Cocktail Queries is a Paste series that examines and answers basic, common questions that drinkers may have about mixed drinks, cocktails and spirits. Check out every entry in the series to date, including 5 questions on bourbon and 5 questions on rye whiskey.
If you have any experience mixing up home cocktails at all, you know that acidity is important to many drinks. It’s the reason why various citrus juices (lime, lemon, grapefruit, orange, etc.) are an essential staple of any attempt at mixology, because acid is an integral balancing component to the richness found in aged liquors such as whiskey and rum, while also being a complementary note to brighter spirits such as gin. Suffice to say, you’re not going to get all that far in your cocktail-building career without access to citrus.
Fresh citrus juices, however, are far from the only way to modify the acidity of a drink and build a unique cocktail flavor profile. One of the most direct ways, in fact, is the use of shrubs.
What’s a shrub, you ask? Well, it’s a tincture with a long history but a low modern profile, discarded like so many historic drinks but then rediscovered by modern cocktail culture. Even cocktail fans may not be all that accustomed to using shrubs, but they’re increasingly available commercially, easy to make at home and represent an invaluable tool for infusing your drinks with new flavors.
At the most basic level, a shrub is a fruit syrup made with vinegar, giving it a strongly acidic twain that also works as a preservative. Shrubs are sweetened with sugar to offset the acidity, making them like twangy fruit cordials. They’re sometimes consumed neat, but are most often used to infuse bright fruit flavors and acidity into mixed drinks or cocktails. A shrub can simply be mixed with sparkling water to make a tangy homemade soda, or it can be used in small quantities to lift up a complex cocktail. Likewise, it can be used in many other culinary capacities, from marinating meat or as a component in a salad dressing. Shrubs are extremely versatile.
How does one make a shrub?
“Shrub” comes initially from the Arabic sharbah, meaning “a drink” (the same root word for “sherbet” and “syrup”), and it’s more or less what was traditionally called a “drinking vinegar.” That may sound gross, but these drinking vinegars had important preservative uses for food throughout history, in addition to delivering important nutrients. But more importantly for our purposes, they make a dynamite cocktail addition.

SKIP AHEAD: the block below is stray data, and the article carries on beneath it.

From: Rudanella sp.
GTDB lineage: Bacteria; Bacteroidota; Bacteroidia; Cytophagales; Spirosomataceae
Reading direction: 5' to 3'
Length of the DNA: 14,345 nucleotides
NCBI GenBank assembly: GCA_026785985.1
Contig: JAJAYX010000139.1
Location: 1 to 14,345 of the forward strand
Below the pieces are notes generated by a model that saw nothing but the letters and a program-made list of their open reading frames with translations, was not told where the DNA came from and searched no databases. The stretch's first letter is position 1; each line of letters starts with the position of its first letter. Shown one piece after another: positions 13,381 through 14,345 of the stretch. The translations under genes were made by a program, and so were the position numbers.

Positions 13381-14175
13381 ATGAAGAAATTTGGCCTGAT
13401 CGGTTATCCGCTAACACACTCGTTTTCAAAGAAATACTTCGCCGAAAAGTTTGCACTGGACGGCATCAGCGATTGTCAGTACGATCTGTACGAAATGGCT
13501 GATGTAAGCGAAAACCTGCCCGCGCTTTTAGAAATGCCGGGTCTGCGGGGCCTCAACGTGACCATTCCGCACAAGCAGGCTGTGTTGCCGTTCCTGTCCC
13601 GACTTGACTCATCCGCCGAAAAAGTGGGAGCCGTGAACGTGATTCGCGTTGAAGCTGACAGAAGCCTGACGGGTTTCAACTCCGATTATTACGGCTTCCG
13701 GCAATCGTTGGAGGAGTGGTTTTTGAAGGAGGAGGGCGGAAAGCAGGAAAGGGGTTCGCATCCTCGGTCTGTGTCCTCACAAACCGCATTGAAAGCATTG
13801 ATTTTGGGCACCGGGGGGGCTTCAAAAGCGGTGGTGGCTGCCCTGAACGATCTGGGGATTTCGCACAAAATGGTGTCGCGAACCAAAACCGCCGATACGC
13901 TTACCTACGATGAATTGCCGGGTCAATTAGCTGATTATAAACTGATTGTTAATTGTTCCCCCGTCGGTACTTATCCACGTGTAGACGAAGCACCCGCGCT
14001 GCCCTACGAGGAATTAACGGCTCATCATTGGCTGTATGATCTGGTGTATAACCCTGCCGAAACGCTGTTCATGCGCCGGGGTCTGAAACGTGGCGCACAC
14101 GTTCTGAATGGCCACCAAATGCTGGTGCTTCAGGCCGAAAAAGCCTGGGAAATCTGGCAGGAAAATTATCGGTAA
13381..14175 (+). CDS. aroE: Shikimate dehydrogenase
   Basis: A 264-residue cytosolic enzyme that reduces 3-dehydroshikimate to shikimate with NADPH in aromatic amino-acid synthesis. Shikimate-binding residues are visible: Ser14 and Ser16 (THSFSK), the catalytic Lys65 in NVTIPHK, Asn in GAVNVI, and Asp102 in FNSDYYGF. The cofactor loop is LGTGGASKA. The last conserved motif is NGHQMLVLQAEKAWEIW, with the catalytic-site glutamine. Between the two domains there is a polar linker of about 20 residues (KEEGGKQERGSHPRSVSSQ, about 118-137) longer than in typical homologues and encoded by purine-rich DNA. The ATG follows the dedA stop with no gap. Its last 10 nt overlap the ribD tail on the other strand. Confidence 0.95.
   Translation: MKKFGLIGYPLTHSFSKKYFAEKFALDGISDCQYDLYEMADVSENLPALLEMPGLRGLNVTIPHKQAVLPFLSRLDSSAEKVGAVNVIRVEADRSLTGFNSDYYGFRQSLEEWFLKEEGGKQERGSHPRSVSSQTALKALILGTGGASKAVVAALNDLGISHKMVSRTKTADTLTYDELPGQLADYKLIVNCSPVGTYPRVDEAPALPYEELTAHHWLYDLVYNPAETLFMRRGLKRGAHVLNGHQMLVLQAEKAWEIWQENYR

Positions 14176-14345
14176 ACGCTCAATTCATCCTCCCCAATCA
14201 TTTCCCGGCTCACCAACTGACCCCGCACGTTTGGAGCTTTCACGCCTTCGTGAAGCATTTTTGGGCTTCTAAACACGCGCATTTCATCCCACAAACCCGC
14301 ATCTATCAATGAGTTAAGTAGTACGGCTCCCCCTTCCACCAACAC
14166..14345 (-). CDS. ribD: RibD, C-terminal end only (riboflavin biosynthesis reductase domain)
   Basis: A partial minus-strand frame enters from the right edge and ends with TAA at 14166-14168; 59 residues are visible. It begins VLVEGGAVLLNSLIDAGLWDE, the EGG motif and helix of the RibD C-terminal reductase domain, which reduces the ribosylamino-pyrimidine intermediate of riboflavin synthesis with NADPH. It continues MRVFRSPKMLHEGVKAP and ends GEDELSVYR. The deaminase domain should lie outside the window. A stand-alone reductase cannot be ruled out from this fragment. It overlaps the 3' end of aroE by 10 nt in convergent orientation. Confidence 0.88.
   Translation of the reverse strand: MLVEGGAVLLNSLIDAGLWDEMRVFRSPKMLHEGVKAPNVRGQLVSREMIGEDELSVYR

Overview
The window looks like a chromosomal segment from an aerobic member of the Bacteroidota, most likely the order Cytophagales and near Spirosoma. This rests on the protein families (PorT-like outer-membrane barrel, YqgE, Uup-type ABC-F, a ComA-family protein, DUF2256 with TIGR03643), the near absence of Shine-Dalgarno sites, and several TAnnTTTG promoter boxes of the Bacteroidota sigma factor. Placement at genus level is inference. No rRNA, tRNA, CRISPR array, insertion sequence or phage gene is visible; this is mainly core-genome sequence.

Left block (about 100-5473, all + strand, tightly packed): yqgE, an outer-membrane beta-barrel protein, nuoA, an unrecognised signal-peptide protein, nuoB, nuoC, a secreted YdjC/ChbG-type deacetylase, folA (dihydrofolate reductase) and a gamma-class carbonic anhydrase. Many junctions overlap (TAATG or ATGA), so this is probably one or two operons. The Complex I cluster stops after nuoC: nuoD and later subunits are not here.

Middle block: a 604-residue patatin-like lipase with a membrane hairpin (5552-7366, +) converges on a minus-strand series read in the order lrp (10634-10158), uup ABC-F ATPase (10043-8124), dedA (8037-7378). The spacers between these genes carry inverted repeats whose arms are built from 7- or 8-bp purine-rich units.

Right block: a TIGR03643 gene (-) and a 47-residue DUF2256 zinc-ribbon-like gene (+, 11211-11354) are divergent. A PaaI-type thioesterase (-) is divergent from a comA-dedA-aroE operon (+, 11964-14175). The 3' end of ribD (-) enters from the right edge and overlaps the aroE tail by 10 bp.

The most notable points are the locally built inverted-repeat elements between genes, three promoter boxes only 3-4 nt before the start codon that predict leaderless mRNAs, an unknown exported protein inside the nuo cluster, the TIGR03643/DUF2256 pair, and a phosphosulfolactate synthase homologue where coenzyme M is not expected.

Making homemade shrubs is actually quite simple, requiring only some fruit, vinegar, sugar and stout containers (mason jars will work just fine) that can be tightly sealed. The most common process involves pouring hot vinegar (heated to kill any potential bacteria before contact with the fruit, to prevent fermentation) over fruit, which is sealed and allowed to steep for days or weeks. The resulting vinegar syrup is then strained from the fruit, heated again, sweetened with sugar and allowed to rest before it is consumed. Thanks to its acidity, shrubs will keep in the fridge for months at a time. Check out this more in-depth guide, if you want to explore making your own shrub.
As for what kinds of fruit or flavors you might choose to use, that’s entirely up to you. Berries are a classic, as it’s very easy to get bright berry flavors of raspberry, strawberry, etc., but stone fruit or tropical fruits can also be used. Likewise, shrubs don’t have to contain only fruit—they can be cocktails within themselves, supported by herbs or spices. You might choose to include stem ginger in your shrub for the ginger flavor and accompanying heat, or fresh chiles or peppercorns for spice. Any attractive-sounding combination of flavors can be used. You can likewise use any style of vinegar, and the resulting shrub will obviously take on the character of the vinegar that is used … although I can’t say I’ve ever had a balsamic vinegar shrub before, now that I think of it.
There are, of course, also those who advocate for an even more natural shrub-making technique, preferring cold steeping of the fruit and vinegar, but this leaves the resulting shrub more open to fermentation within the sealed container, which could theoretically result in a dangerous build-up of CO2, the growth of harmful bacteria, or a changed flavor profile. Unless you’re a kombucha zealot worshiping at the alter of any kind of natural fermentation, you might want to consider the heated alternative.
So the next time you’re at a cocktail bar, sipping something with an exotic twang, ask your bartender if perhaps they whipped it up with a custom shrub. You might even score their recipe in the process.
Jim Vorel is a Paste staff writer and resident liquor geek. You can follow him on Twitter for more drink writing.